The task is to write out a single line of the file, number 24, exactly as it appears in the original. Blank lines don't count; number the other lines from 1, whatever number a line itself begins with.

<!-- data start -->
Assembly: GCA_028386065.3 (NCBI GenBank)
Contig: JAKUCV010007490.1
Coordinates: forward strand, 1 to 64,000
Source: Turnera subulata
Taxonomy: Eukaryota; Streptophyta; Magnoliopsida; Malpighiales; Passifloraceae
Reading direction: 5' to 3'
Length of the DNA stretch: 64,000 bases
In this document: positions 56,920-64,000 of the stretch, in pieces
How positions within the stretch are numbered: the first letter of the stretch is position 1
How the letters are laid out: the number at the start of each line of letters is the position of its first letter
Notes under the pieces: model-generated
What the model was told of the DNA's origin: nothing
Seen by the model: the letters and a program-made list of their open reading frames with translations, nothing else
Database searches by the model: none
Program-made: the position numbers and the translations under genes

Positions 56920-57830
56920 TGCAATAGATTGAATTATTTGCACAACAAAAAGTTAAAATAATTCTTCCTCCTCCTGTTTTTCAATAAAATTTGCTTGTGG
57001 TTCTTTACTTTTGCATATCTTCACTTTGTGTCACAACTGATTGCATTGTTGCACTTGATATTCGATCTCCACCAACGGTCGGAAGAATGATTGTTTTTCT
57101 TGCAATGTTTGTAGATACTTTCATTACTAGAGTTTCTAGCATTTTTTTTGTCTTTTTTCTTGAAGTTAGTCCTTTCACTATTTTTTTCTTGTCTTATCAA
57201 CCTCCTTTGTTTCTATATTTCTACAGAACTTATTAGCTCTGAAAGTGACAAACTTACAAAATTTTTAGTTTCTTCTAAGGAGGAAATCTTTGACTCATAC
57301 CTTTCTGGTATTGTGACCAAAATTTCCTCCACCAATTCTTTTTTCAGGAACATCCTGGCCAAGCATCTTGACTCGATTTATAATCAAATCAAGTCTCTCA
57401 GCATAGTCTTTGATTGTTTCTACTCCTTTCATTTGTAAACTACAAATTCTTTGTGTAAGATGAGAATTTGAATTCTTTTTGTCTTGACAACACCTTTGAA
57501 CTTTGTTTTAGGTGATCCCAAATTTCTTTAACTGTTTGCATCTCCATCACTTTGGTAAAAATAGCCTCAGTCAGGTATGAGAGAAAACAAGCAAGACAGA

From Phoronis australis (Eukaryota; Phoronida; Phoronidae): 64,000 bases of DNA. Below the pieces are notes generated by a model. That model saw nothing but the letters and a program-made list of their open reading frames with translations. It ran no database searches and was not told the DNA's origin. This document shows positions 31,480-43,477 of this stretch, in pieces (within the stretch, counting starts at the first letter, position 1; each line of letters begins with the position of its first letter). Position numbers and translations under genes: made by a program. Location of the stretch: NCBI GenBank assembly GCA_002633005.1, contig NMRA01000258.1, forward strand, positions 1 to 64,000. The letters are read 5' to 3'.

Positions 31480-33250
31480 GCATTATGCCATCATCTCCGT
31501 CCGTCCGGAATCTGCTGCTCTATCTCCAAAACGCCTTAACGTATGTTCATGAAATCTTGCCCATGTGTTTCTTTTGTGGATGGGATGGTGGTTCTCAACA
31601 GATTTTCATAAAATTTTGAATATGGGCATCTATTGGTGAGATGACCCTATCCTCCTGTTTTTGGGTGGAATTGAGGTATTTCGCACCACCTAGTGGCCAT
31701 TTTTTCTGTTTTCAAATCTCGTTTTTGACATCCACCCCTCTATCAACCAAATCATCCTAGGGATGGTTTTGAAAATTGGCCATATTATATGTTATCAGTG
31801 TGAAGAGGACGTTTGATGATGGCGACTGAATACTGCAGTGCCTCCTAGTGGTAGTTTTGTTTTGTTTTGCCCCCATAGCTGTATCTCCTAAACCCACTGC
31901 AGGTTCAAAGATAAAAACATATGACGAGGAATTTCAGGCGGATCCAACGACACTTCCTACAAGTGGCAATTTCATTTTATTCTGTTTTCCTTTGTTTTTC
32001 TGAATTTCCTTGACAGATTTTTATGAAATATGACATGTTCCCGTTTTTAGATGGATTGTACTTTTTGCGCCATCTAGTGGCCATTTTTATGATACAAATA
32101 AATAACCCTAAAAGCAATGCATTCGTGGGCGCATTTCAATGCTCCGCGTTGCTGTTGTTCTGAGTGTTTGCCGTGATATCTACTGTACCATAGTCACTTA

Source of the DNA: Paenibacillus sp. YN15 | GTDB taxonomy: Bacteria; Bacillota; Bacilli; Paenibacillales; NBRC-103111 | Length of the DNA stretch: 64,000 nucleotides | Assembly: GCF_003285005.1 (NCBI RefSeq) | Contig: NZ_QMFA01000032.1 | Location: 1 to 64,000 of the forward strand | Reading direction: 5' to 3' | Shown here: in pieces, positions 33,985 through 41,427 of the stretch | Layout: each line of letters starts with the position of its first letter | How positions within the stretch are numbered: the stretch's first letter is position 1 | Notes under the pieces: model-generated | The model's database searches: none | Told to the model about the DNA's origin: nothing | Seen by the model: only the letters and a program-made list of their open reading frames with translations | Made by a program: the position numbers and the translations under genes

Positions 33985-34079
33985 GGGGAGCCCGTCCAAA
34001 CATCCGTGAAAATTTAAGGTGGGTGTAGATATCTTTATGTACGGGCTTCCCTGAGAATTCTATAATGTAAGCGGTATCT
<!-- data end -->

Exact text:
From Phoronis australis (Eukaryota; Phoronida; Phoronidae): 64,000 bases of DNA. Below the pieces are notes generated by a model. That model saw nothing but the letters and a program-made list of their open reading frames with translations. It ran no database searches and was not told the DNA's origin. This document shows positions 31,480-43,477 of this stretch, in pieces (within the stretch, counting starts at the first letter, position 1; each line of letters begins with the position of its first letter). Position numbers and translations under genes: made by a program. Location of the stretch: NCBI GenBank assembly GCA_002633005.1, contig NMRA01000258.1, forward strand, positions 1 to 64,000. The letters are read 5' to 3'.